Between Us, sterile equipment helps stop infection.
Keeping yourself safe is very important.
“Dirty hit” is a catch-all term for when you’ve injected something that makes you feel sick. It’s often because there was something nasty in the hit, like bacteria, fungus or some type of germ or dirt.
The main infections to watch out for when injecting are:
Some infections only affect one area or body part but can spread and cause other infections.
Other infections affect your whole body.
It is good to know what to do to reduce risk of infections and what to look out for if you get an infection.
Don’t ignore the signs of infection and don’t assume that infections will get better by themselves. Infections can be extremely quick acting and minutes can make a difference.
You should see a doctor urgently. The sooner you get an infection treated, the better the chance that things will go well.
Make sure that everything you need is within reach before you inject: new sterile syringes, new sterile water (or cooled boiled water in a clean glass) and new swabs.
Washing your hands and swabbing
There are a few steps that you need to make sure you keep doing when injecting.
Thanks to COVID, we are all now better at washing our hands. And we know that you need to wash your hands for 20 seconds.
Washing your hands helps to get rid of bacteria and dirt and prevents the transmission of blood-borne viruses such as hep C and HIV.
It is always best to wash your hands and injecting site with warm soapy water.
You should rinse well with clean water and if you can, dry your hands and arms with a paper towel.
If you can’t access soap and water use alcohol swabs to clean your fingers and injecting site. Use as many swabs as necessary to clean all of the dirt off then use a clean swab and swipe in one direction to remove any traces of dirt.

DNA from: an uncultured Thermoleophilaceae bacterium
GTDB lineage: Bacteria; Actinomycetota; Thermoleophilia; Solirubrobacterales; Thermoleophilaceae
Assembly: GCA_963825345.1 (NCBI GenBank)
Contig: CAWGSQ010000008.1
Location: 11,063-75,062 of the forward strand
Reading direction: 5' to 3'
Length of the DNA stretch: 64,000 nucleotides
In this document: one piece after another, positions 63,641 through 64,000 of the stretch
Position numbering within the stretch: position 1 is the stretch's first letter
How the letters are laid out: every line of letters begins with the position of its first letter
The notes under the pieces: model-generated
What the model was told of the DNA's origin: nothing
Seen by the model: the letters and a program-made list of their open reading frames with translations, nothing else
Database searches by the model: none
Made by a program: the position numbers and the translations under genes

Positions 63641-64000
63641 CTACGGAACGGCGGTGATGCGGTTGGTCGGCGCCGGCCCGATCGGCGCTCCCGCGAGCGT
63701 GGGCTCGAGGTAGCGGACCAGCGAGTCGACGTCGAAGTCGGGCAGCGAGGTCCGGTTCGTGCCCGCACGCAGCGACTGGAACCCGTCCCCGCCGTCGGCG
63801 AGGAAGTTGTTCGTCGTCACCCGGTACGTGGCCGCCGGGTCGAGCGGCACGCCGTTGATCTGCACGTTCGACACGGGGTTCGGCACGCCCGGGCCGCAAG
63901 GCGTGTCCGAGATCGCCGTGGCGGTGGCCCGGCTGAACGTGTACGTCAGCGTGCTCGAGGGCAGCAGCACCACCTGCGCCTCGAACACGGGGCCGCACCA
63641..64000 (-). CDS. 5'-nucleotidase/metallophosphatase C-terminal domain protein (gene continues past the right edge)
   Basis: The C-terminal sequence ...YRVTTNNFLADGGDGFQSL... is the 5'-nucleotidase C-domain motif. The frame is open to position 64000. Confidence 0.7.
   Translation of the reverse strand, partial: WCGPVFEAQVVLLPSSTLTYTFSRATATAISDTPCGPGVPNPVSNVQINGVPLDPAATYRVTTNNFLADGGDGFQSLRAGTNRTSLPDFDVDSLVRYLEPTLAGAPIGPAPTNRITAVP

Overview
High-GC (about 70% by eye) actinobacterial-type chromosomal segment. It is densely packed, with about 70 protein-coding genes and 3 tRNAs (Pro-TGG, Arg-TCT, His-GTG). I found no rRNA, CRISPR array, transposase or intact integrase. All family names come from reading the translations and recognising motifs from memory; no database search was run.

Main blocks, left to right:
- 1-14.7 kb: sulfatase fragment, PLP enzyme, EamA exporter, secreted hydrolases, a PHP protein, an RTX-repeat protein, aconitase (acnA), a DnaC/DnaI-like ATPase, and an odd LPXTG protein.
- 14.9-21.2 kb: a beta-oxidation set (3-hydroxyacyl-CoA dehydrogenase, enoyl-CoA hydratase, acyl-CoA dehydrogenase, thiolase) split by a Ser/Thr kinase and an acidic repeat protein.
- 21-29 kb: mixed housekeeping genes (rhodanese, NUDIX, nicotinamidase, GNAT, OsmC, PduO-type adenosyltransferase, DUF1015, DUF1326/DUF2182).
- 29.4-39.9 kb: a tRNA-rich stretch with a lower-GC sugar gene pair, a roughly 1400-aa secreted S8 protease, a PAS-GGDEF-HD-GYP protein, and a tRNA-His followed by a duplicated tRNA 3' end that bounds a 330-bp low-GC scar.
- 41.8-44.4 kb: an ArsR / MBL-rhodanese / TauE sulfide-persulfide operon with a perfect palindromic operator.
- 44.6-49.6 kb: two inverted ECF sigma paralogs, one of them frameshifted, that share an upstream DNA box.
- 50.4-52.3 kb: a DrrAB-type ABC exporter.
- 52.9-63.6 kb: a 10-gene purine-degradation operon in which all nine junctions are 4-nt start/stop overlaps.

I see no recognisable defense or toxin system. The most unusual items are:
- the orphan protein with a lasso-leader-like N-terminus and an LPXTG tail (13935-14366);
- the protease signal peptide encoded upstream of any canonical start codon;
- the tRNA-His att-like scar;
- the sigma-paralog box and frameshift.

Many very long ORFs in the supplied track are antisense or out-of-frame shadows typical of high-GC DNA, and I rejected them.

When we swab back and forth or in a circular motion, the dirt just ends up being moved around. That’s why it’s important to use a clean swab for that final swipe in one direction to actually remove the dirt.
An abscess is a collection of pus which can form anywhere in the body.
Most abscesses that affect people who inject are in the skin or soft tissue where someone has injected. They can be swollen and painful and can have a foul smell if pus leaks out.
If untreated an abscess can:
How abscesses form:
Abscesses are often caused by a missed hit, germs, bacteria or contaminates/insoluble matter in the hit.
You risk an abscess when you:
Abscesses are a serious health concern and can get worse very quickly. They need urgent medical attention for lancing (draining) and medication. You should never squeeze or try to pop an abscess yourself because you risk spreading the infection into your blood.
Cellulitis is a skin and soft tissue infection that causes the infected area to become hot, red and very painful. It’s caused by bacteria or irritants getting under the skin. It may start at an injection site but can spread. If untreated, cellulitis can develop into other, more serious conditions.
Possible signs of these infections can include:
If you think you might have cellulitis you should seek medical advice immediately. Cellulitis can be treated with antibiotics.
Septicaemia means blood poisoning and is very serious. It is caused by bacteria getting into your blood stream.
If untreated, septicaemia can cause potentially fatal complications. You must seek medical treatment. Septicaemia is treated with antibiotics.
Bacterial endocarditis is an infection of the valves and inner lining of the heart and can cause heart failure and even death.